Saturday, March 29, 2014

My Husbands Mistress

This has been going on for months.  All he does is talk about her.  All the things he is going to buy her.  Oh the places they will go together, the sights they will see.  The two of them will be spending a lot of time together and will see more than their fair share of sunsets and sunrises, that will entail sleepovers.  As her accessories began to roll in, box after box of specially hand picked items, with a "nothing is too good for you" attitude.  Sparing no expense was the way to go with this one. She is something special. It's only $$.

Things became real just last night.  He brought her home so I could meet her.  I have to say I approve as she happily gave me a short ride.  It was easily seen that Jim was very pleased with himself.  He had hand picked this beauty.  She had everything he wanted and everything she needed to fulfill his wildest desires.  The look in his eyes was unmistakable.  She was going to be devoured TODAY, right now in fact.  So, as any good wife should... I backed away.  I turned my head and walked away, retreating back into the house.  I knew I couldn't compete with that so I let him go.

Jim quickly changed clothing, packed a backpack with fuel, fun and other necessities and they left together.  I asked him how long he would be.  He said a few hours.  Yeah right.  I knew better.  He would be gone at least six, I always double what he answers.  His past girls have taught me to do that.  Give it time, let it run it's course.  Another one will be along soon.  However, this one has me worried.  This may be THE ONE! I have never seen this look in his eyes before nor the shit eating grin on his face.  Was I getting jealous?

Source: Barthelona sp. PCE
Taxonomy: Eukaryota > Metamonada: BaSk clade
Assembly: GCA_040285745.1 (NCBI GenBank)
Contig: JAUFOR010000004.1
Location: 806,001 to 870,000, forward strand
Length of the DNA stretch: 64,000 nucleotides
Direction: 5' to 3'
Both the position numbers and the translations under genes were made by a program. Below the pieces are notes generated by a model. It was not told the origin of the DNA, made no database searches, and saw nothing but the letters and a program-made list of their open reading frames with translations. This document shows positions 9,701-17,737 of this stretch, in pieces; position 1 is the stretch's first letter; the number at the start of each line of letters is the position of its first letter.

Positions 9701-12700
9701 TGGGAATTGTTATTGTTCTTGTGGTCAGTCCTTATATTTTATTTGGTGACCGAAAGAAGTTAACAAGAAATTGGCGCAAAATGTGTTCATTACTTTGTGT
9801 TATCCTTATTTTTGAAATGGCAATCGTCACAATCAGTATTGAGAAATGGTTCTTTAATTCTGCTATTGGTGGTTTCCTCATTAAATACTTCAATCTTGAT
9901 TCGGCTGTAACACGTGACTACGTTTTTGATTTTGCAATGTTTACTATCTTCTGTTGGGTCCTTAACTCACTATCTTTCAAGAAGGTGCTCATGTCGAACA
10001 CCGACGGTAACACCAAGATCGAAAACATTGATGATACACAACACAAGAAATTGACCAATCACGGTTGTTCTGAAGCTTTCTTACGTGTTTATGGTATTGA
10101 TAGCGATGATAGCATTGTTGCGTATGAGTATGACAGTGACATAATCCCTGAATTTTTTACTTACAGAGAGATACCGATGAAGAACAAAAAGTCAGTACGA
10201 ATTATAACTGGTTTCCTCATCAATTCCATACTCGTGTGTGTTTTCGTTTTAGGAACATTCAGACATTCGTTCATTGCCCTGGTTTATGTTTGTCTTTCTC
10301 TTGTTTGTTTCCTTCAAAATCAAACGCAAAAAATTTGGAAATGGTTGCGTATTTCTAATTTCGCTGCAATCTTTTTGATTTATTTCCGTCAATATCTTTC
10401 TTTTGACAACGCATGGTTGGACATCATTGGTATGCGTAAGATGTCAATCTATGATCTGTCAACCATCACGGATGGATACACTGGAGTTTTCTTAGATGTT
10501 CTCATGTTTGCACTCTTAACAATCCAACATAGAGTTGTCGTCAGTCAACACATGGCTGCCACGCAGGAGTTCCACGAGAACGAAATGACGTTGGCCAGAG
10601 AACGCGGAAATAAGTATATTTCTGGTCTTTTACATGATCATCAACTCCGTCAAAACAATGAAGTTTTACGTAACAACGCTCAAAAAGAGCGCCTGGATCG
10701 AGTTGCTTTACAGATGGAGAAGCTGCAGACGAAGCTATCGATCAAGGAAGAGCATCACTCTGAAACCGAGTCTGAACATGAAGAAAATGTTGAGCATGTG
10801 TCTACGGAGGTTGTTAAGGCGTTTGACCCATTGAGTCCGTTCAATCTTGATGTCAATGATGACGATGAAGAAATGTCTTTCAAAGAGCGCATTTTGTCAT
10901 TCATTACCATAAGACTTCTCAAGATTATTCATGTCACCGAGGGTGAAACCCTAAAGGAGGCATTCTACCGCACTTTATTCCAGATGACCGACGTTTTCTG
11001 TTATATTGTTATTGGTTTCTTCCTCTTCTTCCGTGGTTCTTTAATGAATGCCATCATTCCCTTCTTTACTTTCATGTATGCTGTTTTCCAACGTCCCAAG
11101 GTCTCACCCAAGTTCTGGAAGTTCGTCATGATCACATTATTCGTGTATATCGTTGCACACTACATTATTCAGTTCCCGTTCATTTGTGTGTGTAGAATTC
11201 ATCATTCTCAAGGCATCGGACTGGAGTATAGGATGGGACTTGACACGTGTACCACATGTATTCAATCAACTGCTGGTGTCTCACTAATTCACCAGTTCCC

Just as predicted the mister was gone about eight hours.  He did check in although it was quick and seemed somewhat awkward.  He introduced her to his friends and they all had a beer together.  How nice.  Both of his jerk friends gave her the thumbs up, complimented her seat, and mentioned they would like to take her for a ride too.

Jim came inside beaming and braggin'.  He left her just a tad dirty, didn't even wipe her off.  Not my place to say anything, fellas feel free to chime in.

38.5 miles maiden voyage

This morning I got to re-hear how awesome she is. Hell, within minutes of waking he casually mentions "I may go out with her again today", and then he runs off to say good morning to her. This will be an ongoing saga for sure.

Thursday, March 20, 2014

Dirty Jane Welcomes Spring With a Sweet Deal

****Edited to add promo code

Just sayin'

Mother Nature has been quite a bitch and seems to have a death grip on winter. Now that it is March she is continuing top play with us and give us two nice riding days and then some crazy cold bullshit. The cycle has repeated it self several times in the past three weeks.  M. Nature has  introduced me to the coldest temps and impressive winds I have ever witnessed. Flexing her weather muscles, we are so at her mercy.  We would have a nice normal uneventful day followed by snow and ice and schools closed.  Way to go bitch, you served up a helluva winter.

We here at Dirty Jane would like to celebrate getting your ass off the couch and back on your bike where it belongs.  We have a super sweet deal to offer and we want you to take full advantage of it.  Dirty Jane is offering their signature PURPLE 3/4 th sleeve jersey by Royal Racing.  I did a review on  the white jersey and can attest to it's worthiness.  Read here.  I am currently awaiting delivery of my purple jersey and can't wait to rock it.